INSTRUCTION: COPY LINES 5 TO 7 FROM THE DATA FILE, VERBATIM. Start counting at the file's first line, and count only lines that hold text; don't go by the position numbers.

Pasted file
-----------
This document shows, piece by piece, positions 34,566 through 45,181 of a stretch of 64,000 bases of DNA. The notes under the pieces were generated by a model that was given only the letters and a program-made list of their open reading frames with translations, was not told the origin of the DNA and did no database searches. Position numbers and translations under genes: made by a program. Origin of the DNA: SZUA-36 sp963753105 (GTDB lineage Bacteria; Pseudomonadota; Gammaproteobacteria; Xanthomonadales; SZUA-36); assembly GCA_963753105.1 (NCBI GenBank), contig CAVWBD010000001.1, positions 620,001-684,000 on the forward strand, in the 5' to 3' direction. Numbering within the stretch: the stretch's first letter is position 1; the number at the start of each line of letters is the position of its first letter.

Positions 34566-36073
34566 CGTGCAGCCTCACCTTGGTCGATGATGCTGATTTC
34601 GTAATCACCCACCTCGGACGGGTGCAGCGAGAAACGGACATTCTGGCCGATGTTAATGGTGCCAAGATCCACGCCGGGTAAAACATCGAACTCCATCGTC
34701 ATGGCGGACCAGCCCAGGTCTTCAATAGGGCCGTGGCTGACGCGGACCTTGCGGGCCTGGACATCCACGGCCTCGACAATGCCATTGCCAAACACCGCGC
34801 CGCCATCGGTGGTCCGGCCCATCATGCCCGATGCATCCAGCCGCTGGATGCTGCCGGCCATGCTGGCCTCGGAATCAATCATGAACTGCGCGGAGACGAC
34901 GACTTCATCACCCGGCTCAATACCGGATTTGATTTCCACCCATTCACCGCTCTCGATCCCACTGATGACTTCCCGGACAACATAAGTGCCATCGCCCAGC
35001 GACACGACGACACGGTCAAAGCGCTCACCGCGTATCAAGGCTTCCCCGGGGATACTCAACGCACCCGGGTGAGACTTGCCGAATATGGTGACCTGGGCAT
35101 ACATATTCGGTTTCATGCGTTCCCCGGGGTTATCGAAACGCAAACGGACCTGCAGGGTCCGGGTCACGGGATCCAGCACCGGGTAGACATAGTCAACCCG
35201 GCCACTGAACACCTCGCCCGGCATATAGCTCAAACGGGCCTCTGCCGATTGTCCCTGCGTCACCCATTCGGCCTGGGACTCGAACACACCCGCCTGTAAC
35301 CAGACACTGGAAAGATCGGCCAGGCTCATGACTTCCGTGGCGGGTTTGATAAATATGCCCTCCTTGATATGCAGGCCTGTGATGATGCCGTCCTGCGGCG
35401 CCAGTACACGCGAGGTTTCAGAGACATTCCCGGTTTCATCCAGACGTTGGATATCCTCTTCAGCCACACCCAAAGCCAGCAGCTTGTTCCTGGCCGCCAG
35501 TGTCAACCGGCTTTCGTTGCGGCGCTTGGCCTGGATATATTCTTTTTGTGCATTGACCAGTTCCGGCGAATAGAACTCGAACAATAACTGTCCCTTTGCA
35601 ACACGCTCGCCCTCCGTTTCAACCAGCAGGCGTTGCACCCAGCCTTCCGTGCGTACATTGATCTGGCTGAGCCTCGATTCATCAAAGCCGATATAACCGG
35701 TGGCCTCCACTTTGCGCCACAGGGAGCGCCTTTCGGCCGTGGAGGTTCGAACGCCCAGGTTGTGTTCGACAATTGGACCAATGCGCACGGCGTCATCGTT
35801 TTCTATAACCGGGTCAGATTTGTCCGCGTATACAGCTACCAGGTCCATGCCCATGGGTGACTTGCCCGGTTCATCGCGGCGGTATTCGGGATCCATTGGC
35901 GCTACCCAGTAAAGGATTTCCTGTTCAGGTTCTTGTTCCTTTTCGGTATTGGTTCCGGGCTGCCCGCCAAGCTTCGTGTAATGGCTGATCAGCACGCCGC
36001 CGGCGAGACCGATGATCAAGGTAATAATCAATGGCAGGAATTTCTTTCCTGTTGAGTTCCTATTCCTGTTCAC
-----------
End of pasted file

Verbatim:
34701 ATGGCGGACCAGCCCAGGTCTTCAATAGGGCCGTGGCTGACGCGGACCTTGCGGGCCTGGACATCCACGGCCTCGACAATGCCATTGCCAAACACCGCGC
34801 CGCCATCGGTGGTCCGGCCCATCATGCCCGATGCATCCAGCCGCTGGATGCTGCCGGCCATGCTGGCCTCGGAATCAATCATGAACTGCGCGGAGACGAC
34901 GACTTCATCACCCGGCTCAATACCGGATTTGATTTCCACCCATTCACCGCTCTCGATCCCACTGATGACTTCCCGGACAACATAAGTGCCATCGCCCAGC